Ottawa Senators assistant coach Bob Jones has been diagnosed with Amyotrophic lateral sclerosis (ALS), the team announced Tuesday.
Per the Mayo Clinic, ALS is a “progressive nervous system disease that affects nerve cells in the brain and spinal cord, causing loss of muscle control.”
Jones, 53, is in his fourth season as an assistant coach with Ottawa. Senators general manager Pierre Dorion said Jones will continue his coaching duties while dealing with what is commonly known as Lou Gehrig’s disease.
“A devoted member of our family, Bob Jones, has been diagnosed with ALS,” Dorion said. “Bob and his family’s wishes are to take the courageous step of making his condition public in an effort to drive ALS awareness as he fights this disease.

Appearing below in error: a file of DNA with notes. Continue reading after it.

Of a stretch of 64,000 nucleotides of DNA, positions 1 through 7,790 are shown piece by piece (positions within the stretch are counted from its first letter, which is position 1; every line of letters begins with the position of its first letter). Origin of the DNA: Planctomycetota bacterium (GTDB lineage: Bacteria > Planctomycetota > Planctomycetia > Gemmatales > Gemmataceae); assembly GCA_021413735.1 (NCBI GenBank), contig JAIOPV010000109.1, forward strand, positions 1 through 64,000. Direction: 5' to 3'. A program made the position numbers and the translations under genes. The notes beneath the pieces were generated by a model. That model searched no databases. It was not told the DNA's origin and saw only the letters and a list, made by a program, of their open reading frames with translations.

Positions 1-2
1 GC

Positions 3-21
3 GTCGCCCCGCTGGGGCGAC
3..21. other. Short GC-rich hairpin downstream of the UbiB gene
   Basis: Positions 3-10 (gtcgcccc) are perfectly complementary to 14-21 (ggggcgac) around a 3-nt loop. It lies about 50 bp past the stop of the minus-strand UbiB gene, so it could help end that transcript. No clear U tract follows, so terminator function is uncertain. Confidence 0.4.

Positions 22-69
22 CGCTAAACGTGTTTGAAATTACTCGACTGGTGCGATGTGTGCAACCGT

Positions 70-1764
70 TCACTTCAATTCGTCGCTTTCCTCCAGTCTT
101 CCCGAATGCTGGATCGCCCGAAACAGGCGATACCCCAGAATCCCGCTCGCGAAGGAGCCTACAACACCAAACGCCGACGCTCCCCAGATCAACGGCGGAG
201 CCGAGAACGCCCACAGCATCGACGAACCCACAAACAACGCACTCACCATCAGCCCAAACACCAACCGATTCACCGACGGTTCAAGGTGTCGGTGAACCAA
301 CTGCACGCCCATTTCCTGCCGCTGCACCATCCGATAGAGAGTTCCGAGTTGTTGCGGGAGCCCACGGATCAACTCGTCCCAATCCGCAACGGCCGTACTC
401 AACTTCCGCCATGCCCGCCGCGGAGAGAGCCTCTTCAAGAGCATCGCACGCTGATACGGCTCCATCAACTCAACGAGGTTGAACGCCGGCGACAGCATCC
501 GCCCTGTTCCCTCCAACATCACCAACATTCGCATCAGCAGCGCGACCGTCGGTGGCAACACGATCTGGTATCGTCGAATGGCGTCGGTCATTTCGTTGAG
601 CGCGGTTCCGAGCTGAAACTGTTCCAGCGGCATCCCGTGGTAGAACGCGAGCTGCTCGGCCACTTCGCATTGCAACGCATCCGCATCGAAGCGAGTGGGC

“We have been working internally with Bob and his family as he takes on this challenge; while Bob will continue with his coaching duties, he has the full support of the organization to take any time he needs away from the club during the season to concentrate on his health and his family.”
Per the Senators, Jones’ family has asked that those interested in contributions consider both the ALS Society of Canada and the Juvenile Diabetes Research Foundation.
“The thoughts and well wishes of the entire National Hockey League family are with Ottawa Senators’ assistant coach Bob Jones and his family,” NHL commissioner Gary Bettman said in a statement. “We admire his courage in making his battle with ALS public and we will support him and his family in this fight.”
Jones and his wife, Paige, have two children — Blake and Brianna.